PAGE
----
Yesterday, I was speaking with a friend who has inside knowledge about the episode of Yale and the Danish cartoons–you know, the story of how Yale University Press, together with the Yale administration, insisted at the last minute that Jytte Klausen’s book The Cartoons that Shook the World be published without the cartoons and, indeed, without any depictions of Mohammed. John Donatich, director of the Yale University Press, and various members of the Yale Administration covered themselves with ignominy both in their original decision to censor Professor Klausen’s book and in their response to the almost universal criticism their decision occasioned. “We deplore this decision and its potential consequences,” wrote Cary Nelson, President of the AAUP in a blistering open letter titled “Academic Freedom Abridged at Yale Press,” which sums up the case nicely.
My friend speculated that Yale would seize upon Friday’s attack on Kurt Westergaard, the 75-year-old Danish illustrator who drew the most famous of the cartoons, to justify their despicable behavior last Fall. Yale spokesmen, many readers will remember, said that the chief reason they censored Professor Klausen’s book was because they feared Muslim violence if they included the representations of Mohammed. Not that such fears are groundless. They’re a touchy lot, these disciples of the religion of peace. Just recall what happened at the Westergaard homestead on Friday. “An axe-wielding Somali extremist,” read a story in the Times (the real one, not the New York knock-off), “broke into the home of Kurt Westergaard on Friday. . . by breaking a window.” Westergaard fled into a specially reinforced “panic room” while the intruder “shrieked about blood and revenge, as he smashed the axe in vain against the bathroom door.”
As I mentioned yesterday, the whole idea of having “panic rooms” in order fend off the Paynim Foe sticks in my craw. I don’t deny the prudence of having a bolt hole. If your neighborhood is infested by axe-wielding Somalis, I’d positively recommend one. But to make retreat into an article of policy when dealing with fanaticism is unwise, not to say cowardly and, in the end, counterproductive. (You hope by cowardice to avoid an unpleasant fate: generally, your cowardice guarantees that such a fate, which you might have avoided by stalwart resistance, befalls you.)
I have yet to see any response from Yale about the attack on Westeregaard, but I suspect my canny friend is correct. Yale will try to spin the attack on Kurt Westergaard to their advantage: “You see, we warned you about possible violence! This just shows we were right to bowdlerize The Cartoons the Shook the World.”
No it doesn’t. Yale did not publish the cartoons. Kurt Westergaard still found himself with one axe-wielding Muslim too many. Capitulation bought him no reprieve. Would there have been two or twenty axe-wielding Muslims on his doorstep had Yale published the cartoons and other depictions of their main man? Maybe. Who can say? As I noted about another episode of Muslim insanity,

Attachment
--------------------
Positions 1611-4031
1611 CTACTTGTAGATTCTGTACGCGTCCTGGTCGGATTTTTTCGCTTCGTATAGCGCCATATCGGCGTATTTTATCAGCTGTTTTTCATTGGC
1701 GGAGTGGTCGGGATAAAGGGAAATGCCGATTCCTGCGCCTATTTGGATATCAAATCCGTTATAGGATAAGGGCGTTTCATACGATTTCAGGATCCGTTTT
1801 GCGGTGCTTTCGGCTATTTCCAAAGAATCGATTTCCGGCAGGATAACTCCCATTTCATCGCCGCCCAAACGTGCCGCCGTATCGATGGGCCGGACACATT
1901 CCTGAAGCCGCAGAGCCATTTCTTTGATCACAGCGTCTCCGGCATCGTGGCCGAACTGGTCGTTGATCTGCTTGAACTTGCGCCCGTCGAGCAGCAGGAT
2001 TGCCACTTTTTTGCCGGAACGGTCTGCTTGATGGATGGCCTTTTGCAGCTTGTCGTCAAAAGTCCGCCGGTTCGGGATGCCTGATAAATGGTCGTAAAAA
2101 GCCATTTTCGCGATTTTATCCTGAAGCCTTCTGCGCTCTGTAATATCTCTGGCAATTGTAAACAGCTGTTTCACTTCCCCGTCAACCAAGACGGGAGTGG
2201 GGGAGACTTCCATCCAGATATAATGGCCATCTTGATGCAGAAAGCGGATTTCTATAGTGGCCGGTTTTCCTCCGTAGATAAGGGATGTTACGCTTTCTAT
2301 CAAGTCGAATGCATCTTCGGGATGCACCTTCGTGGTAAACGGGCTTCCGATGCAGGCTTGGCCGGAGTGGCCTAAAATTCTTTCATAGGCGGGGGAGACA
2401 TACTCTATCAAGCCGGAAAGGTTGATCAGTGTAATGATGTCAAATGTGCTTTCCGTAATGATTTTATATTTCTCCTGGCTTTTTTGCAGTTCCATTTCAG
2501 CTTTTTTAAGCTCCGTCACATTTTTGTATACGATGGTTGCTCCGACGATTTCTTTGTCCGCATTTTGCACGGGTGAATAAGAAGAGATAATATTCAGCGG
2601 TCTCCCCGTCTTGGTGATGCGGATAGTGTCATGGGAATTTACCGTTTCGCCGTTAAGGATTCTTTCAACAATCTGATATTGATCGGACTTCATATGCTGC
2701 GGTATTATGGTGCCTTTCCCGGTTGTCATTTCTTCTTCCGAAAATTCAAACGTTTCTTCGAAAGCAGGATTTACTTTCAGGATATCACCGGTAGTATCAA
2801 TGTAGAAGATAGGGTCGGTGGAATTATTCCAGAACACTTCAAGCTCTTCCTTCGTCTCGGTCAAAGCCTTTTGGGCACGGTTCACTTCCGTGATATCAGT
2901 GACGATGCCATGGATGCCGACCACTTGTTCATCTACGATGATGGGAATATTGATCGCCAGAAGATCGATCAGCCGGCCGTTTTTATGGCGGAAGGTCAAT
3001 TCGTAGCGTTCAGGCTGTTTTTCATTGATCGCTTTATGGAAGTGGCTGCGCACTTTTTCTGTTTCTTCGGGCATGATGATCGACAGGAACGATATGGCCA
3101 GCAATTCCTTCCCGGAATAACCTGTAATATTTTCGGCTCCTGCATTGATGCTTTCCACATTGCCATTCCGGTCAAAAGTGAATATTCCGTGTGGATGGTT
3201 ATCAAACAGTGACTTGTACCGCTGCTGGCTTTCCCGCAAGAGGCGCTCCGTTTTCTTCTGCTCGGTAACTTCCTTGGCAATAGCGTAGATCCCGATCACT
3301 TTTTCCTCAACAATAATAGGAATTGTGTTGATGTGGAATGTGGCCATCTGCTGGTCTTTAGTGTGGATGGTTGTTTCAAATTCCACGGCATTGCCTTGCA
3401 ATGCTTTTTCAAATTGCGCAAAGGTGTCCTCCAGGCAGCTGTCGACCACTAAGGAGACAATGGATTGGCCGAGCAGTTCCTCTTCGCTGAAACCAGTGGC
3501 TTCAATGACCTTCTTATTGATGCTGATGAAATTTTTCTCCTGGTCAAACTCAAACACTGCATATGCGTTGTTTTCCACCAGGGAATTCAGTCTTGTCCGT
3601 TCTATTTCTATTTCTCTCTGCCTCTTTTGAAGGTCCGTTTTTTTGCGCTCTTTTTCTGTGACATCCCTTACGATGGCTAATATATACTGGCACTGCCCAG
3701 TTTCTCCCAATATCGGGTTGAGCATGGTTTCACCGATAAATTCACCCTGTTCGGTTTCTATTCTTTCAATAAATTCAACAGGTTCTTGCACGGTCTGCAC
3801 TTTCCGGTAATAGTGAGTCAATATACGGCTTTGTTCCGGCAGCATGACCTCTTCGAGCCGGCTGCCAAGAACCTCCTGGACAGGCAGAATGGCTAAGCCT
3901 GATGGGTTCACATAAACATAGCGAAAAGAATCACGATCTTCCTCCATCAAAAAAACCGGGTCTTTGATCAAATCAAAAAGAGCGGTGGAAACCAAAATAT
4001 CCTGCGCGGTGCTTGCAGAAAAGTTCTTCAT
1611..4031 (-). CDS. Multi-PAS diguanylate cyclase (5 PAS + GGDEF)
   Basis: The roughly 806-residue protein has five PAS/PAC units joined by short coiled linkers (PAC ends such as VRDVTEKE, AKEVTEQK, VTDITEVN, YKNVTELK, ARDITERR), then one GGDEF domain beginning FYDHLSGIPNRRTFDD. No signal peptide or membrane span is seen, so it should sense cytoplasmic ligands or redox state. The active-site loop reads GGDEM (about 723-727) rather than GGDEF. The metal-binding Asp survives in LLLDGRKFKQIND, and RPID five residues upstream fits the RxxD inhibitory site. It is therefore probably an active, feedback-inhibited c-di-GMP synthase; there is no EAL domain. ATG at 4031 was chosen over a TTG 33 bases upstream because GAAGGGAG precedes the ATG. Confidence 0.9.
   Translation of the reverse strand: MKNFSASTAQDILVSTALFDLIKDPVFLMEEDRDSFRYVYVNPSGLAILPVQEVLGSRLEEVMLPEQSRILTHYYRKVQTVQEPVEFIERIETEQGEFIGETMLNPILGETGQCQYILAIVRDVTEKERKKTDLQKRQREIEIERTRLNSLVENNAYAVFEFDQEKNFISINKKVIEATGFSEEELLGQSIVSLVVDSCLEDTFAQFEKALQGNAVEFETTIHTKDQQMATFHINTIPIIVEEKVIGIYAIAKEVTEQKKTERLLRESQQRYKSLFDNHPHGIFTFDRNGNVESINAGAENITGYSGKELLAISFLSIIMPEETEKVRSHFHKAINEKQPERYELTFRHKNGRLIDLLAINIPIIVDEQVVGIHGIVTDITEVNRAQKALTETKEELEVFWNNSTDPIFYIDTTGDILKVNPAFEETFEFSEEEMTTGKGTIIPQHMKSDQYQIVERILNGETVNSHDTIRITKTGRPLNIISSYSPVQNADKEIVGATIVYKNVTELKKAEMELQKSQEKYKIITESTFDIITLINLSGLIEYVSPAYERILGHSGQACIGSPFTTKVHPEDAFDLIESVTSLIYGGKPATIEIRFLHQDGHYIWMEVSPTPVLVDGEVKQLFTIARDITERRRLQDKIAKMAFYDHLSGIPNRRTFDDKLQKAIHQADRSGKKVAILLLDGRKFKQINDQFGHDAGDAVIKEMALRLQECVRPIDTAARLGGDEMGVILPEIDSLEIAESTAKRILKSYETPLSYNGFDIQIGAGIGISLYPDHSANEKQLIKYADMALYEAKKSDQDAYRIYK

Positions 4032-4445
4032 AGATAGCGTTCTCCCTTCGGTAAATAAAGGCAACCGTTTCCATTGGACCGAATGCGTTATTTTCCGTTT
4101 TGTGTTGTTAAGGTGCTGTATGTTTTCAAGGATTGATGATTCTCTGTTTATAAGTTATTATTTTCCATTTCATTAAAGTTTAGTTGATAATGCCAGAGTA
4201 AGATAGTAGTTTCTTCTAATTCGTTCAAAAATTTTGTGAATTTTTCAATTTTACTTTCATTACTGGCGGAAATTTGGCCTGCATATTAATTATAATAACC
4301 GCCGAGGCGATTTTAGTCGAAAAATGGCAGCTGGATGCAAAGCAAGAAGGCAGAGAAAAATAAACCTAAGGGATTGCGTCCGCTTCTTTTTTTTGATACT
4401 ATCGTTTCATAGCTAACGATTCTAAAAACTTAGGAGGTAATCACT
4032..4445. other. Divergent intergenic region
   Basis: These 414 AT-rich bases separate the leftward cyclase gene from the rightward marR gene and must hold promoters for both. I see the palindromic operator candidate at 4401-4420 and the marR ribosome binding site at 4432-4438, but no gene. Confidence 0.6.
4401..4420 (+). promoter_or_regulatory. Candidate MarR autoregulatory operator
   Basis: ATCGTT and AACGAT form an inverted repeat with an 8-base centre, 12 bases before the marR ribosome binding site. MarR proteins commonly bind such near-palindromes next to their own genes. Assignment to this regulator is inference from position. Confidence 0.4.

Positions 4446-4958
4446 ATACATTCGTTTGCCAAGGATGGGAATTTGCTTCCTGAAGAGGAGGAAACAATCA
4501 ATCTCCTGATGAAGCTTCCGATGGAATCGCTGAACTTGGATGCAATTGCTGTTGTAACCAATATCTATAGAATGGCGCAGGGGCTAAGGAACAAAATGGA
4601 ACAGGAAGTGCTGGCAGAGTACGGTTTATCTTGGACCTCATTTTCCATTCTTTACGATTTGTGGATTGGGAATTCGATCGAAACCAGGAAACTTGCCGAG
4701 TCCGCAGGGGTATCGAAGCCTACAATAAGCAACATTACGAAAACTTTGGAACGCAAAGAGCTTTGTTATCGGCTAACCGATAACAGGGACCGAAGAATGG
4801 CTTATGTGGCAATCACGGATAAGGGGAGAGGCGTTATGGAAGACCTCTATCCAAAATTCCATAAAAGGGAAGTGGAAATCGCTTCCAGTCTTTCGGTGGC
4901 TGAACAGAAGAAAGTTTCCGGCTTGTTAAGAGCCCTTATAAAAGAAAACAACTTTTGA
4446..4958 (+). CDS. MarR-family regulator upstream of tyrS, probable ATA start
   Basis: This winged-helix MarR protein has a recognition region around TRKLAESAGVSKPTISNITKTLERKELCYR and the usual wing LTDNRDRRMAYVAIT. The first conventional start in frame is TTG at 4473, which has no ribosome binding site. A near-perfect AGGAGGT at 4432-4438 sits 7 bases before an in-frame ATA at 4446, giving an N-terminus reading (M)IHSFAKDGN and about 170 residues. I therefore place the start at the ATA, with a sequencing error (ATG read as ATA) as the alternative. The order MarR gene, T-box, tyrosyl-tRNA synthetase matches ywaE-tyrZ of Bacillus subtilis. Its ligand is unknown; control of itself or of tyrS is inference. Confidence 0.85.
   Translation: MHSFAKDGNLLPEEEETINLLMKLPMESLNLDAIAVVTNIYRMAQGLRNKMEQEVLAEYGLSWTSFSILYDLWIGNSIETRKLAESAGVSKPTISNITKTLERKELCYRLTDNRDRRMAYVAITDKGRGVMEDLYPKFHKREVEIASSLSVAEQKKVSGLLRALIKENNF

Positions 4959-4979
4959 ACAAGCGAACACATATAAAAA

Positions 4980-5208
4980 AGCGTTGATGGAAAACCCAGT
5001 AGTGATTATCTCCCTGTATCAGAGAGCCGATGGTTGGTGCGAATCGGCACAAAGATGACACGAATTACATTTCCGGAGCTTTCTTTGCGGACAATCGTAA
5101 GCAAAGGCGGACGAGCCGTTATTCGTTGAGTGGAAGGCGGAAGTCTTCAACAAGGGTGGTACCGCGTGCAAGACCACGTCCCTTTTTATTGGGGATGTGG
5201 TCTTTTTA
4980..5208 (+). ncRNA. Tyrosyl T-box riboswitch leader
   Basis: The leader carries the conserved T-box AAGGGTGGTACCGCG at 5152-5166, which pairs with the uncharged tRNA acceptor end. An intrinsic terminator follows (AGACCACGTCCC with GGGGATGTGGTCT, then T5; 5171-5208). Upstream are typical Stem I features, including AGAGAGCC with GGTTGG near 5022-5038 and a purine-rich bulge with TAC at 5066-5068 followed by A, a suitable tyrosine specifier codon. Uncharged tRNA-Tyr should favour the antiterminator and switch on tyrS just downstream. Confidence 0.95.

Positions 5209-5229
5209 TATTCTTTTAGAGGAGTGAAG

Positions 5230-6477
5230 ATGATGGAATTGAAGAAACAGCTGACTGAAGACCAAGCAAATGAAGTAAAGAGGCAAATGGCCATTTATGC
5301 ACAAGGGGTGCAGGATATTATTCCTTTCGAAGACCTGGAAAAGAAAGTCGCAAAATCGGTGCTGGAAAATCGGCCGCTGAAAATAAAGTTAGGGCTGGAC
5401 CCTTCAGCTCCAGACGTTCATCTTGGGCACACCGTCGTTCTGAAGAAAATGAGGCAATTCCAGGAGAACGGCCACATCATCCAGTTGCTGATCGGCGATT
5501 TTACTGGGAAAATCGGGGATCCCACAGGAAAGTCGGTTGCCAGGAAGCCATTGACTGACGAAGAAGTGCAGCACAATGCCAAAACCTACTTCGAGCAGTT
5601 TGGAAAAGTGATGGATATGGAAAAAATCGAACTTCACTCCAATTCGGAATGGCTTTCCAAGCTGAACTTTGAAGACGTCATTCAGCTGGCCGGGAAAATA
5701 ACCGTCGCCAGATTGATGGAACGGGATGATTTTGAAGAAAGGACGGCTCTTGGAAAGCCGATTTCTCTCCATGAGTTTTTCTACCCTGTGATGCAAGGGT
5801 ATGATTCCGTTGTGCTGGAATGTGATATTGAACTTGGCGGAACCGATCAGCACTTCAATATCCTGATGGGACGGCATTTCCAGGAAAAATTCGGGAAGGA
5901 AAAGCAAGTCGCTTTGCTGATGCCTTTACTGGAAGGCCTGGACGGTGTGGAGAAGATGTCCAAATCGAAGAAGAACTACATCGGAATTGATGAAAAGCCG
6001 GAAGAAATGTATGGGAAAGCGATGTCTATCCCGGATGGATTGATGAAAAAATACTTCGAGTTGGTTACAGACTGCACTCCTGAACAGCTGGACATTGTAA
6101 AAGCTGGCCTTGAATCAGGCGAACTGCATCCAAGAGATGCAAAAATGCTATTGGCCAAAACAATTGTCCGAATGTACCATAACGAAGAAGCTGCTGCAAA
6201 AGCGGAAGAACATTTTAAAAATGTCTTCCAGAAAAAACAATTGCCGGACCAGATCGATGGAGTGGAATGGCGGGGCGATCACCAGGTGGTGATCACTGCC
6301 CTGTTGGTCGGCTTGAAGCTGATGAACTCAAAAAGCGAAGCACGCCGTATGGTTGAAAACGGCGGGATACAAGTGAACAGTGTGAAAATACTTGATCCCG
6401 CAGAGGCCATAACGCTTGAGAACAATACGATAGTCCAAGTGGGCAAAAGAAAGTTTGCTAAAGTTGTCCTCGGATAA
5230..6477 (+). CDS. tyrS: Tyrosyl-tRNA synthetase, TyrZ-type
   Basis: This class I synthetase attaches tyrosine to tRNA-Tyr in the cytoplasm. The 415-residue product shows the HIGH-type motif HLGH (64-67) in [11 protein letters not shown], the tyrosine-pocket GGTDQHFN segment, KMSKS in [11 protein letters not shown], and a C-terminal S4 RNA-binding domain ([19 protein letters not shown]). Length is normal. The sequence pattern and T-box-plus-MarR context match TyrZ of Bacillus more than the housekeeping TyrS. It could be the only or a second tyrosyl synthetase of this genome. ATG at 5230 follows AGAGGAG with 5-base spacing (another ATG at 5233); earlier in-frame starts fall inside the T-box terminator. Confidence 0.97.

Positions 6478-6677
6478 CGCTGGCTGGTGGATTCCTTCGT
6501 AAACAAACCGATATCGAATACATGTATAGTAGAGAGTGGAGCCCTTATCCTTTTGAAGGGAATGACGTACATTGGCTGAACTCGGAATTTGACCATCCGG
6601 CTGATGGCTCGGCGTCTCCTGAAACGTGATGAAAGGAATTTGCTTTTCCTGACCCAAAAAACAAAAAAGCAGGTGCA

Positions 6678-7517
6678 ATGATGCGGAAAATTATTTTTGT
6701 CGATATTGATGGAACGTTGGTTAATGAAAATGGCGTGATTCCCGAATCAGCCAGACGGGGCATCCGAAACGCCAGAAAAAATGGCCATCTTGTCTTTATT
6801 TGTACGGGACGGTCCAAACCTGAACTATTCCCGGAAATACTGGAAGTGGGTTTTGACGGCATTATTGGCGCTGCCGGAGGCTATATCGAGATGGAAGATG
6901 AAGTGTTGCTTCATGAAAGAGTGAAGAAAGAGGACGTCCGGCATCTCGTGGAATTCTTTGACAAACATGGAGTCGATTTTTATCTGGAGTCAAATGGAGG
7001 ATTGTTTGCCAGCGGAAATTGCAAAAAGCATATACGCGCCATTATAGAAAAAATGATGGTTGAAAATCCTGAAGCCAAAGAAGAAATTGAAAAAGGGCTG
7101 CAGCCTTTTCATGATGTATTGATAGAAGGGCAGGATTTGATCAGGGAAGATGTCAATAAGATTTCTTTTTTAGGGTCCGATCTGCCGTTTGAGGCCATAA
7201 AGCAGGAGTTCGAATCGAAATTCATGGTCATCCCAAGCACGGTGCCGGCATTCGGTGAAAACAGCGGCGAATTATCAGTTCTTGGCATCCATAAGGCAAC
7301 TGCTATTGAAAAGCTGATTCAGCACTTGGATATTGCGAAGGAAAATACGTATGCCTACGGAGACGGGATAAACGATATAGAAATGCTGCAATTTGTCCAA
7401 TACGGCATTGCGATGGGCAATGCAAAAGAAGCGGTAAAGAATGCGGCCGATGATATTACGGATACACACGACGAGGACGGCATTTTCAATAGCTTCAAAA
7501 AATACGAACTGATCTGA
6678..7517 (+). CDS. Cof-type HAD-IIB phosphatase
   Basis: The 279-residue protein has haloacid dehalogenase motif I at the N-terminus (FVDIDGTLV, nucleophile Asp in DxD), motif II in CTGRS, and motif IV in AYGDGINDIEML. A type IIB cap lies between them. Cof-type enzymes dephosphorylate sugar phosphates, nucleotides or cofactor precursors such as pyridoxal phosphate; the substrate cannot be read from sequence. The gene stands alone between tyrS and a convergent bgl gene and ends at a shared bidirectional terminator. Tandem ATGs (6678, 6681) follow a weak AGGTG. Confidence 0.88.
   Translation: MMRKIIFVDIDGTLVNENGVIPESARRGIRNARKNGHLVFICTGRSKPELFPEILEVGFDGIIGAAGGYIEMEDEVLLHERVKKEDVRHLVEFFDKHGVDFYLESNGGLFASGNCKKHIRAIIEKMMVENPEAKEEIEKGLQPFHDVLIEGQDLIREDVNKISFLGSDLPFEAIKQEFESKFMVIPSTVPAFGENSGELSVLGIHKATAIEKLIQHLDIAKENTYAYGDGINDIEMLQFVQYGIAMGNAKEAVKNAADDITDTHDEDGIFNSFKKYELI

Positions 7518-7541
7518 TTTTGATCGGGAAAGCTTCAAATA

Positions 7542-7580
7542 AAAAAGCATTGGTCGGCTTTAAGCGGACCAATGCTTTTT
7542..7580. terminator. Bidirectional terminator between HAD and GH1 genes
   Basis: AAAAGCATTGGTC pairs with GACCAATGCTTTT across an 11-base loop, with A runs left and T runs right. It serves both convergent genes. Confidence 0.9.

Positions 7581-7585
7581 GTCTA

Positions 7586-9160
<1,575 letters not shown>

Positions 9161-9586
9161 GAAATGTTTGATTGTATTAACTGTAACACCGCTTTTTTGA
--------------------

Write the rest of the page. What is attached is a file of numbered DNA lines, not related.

the list of the things Muslims are offended by would take over a culture. They don’t like ice-cream that (used to be) distributed by Burger King because a decoration on the lid looked like (sort of) the Arabic script for “Allah.” They are offended by “pig-related items, including toys, porcelain figures, calendars and even a tissue box featuring Winnie the Pooh and Piglet” appearing in the workplace. They take umbrage at describing Islamic terrorism as, well, Islamic terrorism and have managed to persuade Gordon Brown to rename it “anti-Islamic activity.” But here’s the thing: one of the features of living in a modern, secular democracy is that there is always plenty of offense to go around. No Muslim is more offended by cartoons of their Prophet than I am by their barbaric reaction to the cartoons. But their reaction when offended is to torch an embassy, shoot a nun , or knife a filmmaker.
No, the issue here is existential nerve, i.e., courage plus that principled conviction that makes courage more than rashness. How are we doing in that department? I think that an editorial in Der Spiegel gets it right: “The West is Choked by Fear.”
Had the Muhammed cartoons been reprinted by the whole German press, then newspaper readers could have seen for themselves how excessively harmless the 12 cartoons were and how bizarre and pointless the whole debate had become. Instead, the assessment was left to “experts” who had in the past defended every criticism of the pope and the Church as well as every blasphemous piece of art in the name of freedom of opinion, but who, in the case of the Muhammad cartoons, suddenly held the view that one must take other people’s religious feelings into consideration.
But that argument was clearly just an excuse, a way of excusing the fact they had been silenced by fear. After all, a few things had happened in the time between the Rushdie affair and the caricatures debacle: 9/11, the London bombings, Madrid, Bali, Jakarta, Djerba — events which some commentators have also interpreted as a reaction by the Islamic world to its degradation and humiliation by the West. Against this threat, it seemed more reasonable and, above all, safer, to show respect to religious feelings rather than insist on the right to freedom of expression.
“Freedom of expression”? Remember that? It can only thrive in a free society in which the right to offend is cherished. The British comedian Rowan Atkinson got it exactly right. Commenting on proposed British legislation regarding “hate speech,” he keenly observed that the “right to offend is far more important than any right not to be offended.” Exactly.